The rise of social media had inflated a mini-bubble in the venture capital market and starved other entrepreneurs in the technology and internet sectors of capital – which is good news for venture investors with a contrarian bent. As social media hopefuls absorb thinning inflows to the venture capital universe, only “one out of 1,000 – or 10,000 – will be a Facebook or Twitter,” said Cameron Lester, founding general partner at US venture firm Azure Capital Partners. Still, these enterprises draw commitments from many investors, and then capital “dries up” quickly, he said. In 2010, US$11.6 billion was raised, surpassing only 2003 as the industry’s worst fundraising year, in which US$10.4 billion was committed by investors, according to Dow Jones VentureSource.

All of this means entrepreneurial businesses outside the melee of social media have had to fight hard for venture capital funding in the past two years, Lester says. Moreover, most venture investors now aimed to invest in companies that were on a clear exit path, or whose businesses sought expansion capital, rather than backing start-ups in search of something more than seed capital, Lester said. He said these fledgling companies, which usually generated between US$3 million to US$7 million in annual revenue, tended to be out-of-favour at the moment and the best among them could be worthwhile investments.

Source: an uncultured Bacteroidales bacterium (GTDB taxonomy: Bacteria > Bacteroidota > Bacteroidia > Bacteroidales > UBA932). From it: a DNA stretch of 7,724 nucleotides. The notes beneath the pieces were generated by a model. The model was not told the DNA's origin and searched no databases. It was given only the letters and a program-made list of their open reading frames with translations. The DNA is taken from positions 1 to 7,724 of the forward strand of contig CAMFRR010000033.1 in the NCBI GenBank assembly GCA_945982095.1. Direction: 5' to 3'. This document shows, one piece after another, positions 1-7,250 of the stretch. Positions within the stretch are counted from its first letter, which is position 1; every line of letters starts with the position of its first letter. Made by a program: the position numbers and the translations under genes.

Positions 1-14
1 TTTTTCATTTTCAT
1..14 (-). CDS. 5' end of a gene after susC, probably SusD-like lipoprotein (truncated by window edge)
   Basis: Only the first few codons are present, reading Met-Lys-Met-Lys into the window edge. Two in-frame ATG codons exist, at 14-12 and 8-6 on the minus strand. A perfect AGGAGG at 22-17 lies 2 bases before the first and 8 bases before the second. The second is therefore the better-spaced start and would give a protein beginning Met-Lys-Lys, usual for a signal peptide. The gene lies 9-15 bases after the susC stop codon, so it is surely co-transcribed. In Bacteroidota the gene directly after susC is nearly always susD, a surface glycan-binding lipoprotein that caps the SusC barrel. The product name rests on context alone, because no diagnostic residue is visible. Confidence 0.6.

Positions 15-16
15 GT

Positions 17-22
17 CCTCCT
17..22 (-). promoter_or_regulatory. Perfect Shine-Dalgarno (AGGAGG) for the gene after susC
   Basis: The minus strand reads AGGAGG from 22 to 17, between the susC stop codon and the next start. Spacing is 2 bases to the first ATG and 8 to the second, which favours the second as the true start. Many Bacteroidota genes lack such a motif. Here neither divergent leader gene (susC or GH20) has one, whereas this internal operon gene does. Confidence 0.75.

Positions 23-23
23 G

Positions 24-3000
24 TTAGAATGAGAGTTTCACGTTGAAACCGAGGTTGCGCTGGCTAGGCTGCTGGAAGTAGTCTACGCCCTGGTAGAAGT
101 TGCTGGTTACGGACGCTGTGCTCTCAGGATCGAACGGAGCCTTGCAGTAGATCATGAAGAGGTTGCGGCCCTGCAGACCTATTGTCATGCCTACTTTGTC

“These entrepreneurs are trying to build real businesses. They know that capital has a cost. And if they have funding, they know they are in a better position than their competitors,” said Mike Kwatinetz, also a founding general partner at Azure. Structural changes within the technology and internet markets favoured these investments, said Kwatinetz and Lester, who believed a “multi-year wave” of merger and acquisition (M&A) activity had begun and could provide better exit opportunities than the listed market. This new wave of deals would be driven by large technology companies in search of new and innovative technologies, such as cloud computing. Many of the technology world’s giants – Microsoft, Google and IBM – had pared back research and development spending since the 2008 downturn, the partners said. During the previous bear market, which was induced by the technology bubble, many of these companies continued to put money into new ideas and soon found themselves hard-up as the bad times continued.

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